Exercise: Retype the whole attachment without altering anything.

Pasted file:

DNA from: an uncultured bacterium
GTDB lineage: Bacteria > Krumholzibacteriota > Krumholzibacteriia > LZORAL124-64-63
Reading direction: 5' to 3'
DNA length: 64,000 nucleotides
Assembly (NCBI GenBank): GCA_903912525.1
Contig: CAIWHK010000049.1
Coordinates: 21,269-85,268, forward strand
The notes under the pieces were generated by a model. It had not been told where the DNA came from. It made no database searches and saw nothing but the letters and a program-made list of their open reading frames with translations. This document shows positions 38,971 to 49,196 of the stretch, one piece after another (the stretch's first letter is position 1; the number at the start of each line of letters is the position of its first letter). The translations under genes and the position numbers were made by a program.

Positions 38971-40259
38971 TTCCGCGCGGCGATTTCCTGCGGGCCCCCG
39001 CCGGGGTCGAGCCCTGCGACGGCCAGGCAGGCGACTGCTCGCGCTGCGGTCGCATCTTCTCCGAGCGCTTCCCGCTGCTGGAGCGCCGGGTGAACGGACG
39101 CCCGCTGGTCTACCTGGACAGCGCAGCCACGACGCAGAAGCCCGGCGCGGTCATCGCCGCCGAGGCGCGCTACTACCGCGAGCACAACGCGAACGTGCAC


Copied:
DNA from: an uncultured bacterium
GTDB lineage: Bacteria > Krumholzibacteriota > Krumholzibacteriia > LZORAL124-64-63
Reading direction: 5' to 3'
DNA length: 64,000 nucleotides
Assembly (NCBI GenBank): GCA_903912525.1
Contig: CAIWHK010000049.1
Coordinates: 21,269-85,268, forward strand
The notes under the pieces were generated by a model. It had not been told where the DNA came from. It made no database searches and saw nothing but the letters and a program-made list of their open reading frames with translations. This document shows positions 38,971 to 49,196 of the stretch, one piece after another (the stretch's first letter is position 1; the number at the start of each line of letters is the position of its first letter). The translations under genes and the position numbers were made by a program.

Positions 38971-40259
38971 TTCCGCGCGGCGATTTCCTGCGGGCCCCCG
39001 CCGGGGTCGAGCCCTGCGACGGCCAGGCAGGCGACTGCTCGCGCTGCGGTCGCATCTTCTCCGAGCGCTTCCCGCTGCTGGAGCGCCGGGTGAACGGACG
39101 CCCGCTGGTCTACCTGGACAGCGCAGCCACGACGCAGAAGCCCGGCGCGGTCATCGCCGCCGAGGCGCGCTACTACCGCGAGCACAACGCGAACGTGCAC